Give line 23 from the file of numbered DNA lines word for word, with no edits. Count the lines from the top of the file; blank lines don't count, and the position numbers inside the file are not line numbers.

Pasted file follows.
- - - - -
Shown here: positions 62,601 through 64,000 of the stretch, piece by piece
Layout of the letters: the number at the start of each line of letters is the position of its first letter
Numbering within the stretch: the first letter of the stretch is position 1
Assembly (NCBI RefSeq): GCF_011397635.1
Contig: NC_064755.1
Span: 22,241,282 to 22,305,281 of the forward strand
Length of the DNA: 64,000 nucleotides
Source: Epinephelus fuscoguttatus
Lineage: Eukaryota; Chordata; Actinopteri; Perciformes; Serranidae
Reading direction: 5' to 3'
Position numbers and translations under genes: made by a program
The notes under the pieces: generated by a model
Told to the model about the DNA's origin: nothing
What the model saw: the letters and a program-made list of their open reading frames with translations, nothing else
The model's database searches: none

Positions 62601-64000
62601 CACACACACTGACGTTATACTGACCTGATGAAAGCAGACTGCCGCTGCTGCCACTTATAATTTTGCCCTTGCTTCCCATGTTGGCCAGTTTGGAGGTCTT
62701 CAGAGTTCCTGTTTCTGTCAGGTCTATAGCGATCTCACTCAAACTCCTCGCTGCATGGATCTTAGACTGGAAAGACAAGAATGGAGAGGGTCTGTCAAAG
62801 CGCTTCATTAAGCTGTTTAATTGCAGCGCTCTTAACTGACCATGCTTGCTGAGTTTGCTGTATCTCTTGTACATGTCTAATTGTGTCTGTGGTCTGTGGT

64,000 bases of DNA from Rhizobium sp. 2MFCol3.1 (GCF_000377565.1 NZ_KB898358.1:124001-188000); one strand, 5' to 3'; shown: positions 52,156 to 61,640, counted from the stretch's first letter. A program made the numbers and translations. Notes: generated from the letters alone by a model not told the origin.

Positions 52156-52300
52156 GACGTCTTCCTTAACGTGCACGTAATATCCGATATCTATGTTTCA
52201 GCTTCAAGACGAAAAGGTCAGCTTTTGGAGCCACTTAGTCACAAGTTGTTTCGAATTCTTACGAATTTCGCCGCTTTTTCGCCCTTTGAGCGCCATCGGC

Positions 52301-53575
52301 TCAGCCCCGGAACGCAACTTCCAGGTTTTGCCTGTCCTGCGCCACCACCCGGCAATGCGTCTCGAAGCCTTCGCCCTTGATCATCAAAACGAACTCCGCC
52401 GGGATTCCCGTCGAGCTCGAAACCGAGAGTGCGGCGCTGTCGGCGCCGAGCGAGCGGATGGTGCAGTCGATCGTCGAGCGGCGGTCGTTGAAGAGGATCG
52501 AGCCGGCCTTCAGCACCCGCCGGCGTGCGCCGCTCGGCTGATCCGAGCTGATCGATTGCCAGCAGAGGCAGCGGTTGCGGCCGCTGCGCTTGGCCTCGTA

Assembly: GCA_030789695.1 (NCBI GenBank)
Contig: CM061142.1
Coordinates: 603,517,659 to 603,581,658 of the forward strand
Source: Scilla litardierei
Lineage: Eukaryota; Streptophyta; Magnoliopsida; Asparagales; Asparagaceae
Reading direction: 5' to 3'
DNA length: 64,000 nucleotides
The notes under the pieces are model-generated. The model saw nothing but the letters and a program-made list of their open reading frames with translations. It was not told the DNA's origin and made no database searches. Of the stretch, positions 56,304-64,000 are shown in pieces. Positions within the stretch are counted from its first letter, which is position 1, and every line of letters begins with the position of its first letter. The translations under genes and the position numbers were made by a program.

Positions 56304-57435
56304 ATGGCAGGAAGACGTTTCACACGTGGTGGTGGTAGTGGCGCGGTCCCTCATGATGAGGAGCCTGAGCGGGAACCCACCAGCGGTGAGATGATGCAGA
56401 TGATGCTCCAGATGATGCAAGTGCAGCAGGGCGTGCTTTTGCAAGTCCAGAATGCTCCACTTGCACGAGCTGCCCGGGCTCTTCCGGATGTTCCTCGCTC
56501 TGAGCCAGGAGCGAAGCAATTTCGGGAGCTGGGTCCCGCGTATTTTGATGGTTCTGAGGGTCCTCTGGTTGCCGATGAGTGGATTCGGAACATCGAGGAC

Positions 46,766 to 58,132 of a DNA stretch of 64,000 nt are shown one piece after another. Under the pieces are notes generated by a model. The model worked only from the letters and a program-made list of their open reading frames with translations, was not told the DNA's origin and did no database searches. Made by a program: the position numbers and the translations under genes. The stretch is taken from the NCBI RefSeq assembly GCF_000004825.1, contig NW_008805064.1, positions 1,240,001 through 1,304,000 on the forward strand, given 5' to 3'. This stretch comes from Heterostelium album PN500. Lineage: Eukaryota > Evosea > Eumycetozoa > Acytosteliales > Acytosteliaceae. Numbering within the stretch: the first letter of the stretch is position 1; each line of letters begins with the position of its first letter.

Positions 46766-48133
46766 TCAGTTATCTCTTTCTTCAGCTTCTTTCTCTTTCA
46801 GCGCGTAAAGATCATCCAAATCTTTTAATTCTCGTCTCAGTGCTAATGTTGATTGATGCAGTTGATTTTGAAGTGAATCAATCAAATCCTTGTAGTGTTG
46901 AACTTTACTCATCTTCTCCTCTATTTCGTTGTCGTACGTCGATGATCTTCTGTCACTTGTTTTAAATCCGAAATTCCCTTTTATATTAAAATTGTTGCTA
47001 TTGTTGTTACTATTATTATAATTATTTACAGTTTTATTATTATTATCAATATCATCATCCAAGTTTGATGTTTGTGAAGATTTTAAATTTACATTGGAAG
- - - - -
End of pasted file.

52201 GCTTCAAGACGAAAAGGTCAGCTTTTGGAGCCACTTAGTCACAAGTTGTTTCGAATTCTTACGAATTTCGCCGCTTTTTCGCCCTTTGAGCGCCATCGGC